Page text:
Friday, March 22, 2013


My first week in Mexico City (we're talking July 2010), my dad and I planned to cut through the park Viveros on our way to Coyoacán until we realized that with the layout of the park (closed off with a few entrances/exits) it wasn't really feasible.

Since that almost attempt at a visit, I had never been into Viveros. That is, until (finally!) two weeks ago when Edson and I visited Viveros for a run.

Viveros means "garden center" or "nursery." My Lonely Planet Mexico City City Guide 2008 (that I just remembered and pulled out for the first time in forever) describes it as:
... the principal nurseries for Mexico City's parks and gardens. The 3900,000-sq-meter swath of greenery, 1km west of central Coyoacán, is popular with joggers and perfect for a stroll, but watch out for belligerent squirrels!" (Lonely Planet Mexico City City Guide 2008) 
I'm not so sure about "belligerent" squirrels, but the 2 km path is heavily used by walkers and runners and in the open grassy areas I've seen yoga, Tai Chi, bootcamp and other classes. There are seedling and sapling areas, though I'd say the majority is made up of full grown trees, divided by type (at least according to the map, chestnut, walnut, cedar, ash, elm, poplar, palm, pine, and cacti among other things). The 2km path along the perimeter gets pretty hectic with walkers and runners, but you can also stroll (or run. whatever) along the more peaceful, tree-lined pathways that traverse the park.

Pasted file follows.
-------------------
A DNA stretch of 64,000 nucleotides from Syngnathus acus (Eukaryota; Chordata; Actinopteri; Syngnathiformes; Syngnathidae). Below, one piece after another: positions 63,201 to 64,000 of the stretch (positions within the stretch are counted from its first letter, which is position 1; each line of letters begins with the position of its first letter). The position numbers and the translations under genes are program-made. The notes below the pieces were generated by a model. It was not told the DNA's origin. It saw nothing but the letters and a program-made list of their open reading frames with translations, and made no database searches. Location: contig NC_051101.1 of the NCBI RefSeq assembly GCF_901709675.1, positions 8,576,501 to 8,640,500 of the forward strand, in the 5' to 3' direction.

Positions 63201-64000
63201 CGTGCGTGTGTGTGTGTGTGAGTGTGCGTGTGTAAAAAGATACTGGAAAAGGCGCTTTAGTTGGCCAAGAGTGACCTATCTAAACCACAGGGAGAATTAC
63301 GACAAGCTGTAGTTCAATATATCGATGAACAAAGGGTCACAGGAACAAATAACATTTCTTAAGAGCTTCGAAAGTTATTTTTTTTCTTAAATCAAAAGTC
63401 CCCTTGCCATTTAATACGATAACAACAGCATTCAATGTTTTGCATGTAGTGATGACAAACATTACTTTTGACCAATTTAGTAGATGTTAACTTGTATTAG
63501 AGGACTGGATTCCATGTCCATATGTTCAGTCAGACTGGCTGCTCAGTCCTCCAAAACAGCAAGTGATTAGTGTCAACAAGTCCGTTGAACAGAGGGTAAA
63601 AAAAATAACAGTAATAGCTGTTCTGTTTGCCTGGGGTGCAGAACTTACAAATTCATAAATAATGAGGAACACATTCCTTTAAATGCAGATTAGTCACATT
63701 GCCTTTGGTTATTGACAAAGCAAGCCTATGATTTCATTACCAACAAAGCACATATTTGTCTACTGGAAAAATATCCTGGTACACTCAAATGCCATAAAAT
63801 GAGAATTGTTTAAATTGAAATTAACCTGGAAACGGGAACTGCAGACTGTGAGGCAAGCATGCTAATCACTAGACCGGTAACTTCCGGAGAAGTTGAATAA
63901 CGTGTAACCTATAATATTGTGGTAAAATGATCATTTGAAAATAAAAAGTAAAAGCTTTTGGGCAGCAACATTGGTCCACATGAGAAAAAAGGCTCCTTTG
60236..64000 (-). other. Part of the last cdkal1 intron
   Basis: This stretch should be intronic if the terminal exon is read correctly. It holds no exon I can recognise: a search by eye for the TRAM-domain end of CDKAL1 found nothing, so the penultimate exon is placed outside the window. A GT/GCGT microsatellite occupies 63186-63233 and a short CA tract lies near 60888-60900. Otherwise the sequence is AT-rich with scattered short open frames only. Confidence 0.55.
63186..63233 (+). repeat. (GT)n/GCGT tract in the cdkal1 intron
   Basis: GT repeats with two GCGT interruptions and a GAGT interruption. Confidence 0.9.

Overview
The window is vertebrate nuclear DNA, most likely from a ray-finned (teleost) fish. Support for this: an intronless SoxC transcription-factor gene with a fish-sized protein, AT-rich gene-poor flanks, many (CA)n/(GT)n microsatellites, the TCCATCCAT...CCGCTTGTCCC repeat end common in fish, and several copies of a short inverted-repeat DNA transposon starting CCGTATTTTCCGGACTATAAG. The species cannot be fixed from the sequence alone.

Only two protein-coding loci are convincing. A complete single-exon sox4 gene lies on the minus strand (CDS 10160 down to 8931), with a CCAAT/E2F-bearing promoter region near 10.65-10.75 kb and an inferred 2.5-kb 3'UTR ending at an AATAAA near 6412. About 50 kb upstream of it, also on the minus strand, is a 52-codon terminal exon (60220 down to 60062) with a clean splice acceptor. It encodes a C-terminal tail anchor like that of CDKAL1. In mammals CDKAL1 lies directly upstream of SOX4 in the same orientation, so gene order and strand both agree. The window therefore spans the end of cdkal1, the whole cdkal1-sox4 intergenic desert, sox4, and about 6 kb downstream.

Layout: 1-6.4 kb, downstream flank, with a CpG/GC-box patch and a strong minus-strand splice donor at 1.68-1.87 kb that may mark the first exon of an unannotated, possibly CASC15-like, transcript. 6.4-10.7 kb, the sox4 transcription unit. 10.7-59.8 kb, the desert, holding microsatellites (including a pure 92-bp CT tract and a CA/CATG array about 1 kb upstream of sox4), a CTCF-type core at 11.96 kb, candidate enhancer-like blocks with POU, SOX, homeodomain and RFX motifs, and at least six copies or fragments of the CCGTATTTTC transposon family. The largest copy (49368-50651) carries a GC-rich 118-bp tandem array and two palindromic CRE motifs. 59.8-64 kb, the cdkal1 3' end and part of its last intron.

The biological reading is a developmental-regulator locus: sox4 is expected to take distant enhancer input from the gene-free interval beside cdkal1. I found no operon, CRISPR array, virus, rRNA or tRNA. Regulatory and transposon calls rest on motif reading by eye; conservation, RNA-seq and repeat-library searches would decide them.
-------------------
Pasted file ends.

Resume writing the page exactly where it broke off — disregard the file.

Map of Viveros

I really enjoyed Viveros and wish I had discovered it (aka actually gone in) sooner. It's a nice breath of fresh air in the city!

Choir concert at Children's home A&S

Last Sunday the choir performed at the Children's home "Help for and Solidarity with Street Girls" (Ayuda y Solidaridad con las Niñas de la Calle). 

The Children's home provides a safe and supportive home for the girls as well as psychological and medical attention, legal counsel, academic and employment preparation, and an opportunity to participate in cultural activities and sports. The girls are between the ages of 4 and 20 and at risk of living on the streets due to domestic violence, sexual abuse, extreme poverty and/or orphanhood.

I wasn't sure what to expect but I was really impressed, upon arrival with the facilities and later on with the girls and the overall feel of the home. The girls came in all dressed up and so excited for the concert. Since our audience was a younger crowd the director made the concert a bit more interactive to keep them involved. Their responses were so intelligent and often times hilarious. I loved watching the little (or not so little) ones attempting to imitate the percussion movements. We finished the concert with two encores, repeating by request their two favorites songs we had sung. It was definitely one of the most enthusiastic and memorable audiences we've sung to! 

If you're interested in learning more about the Children's home you can visit their website (here in Spanish or here in English that could use a bit of help with translating/ editing) or Facebook page. You can also donate here.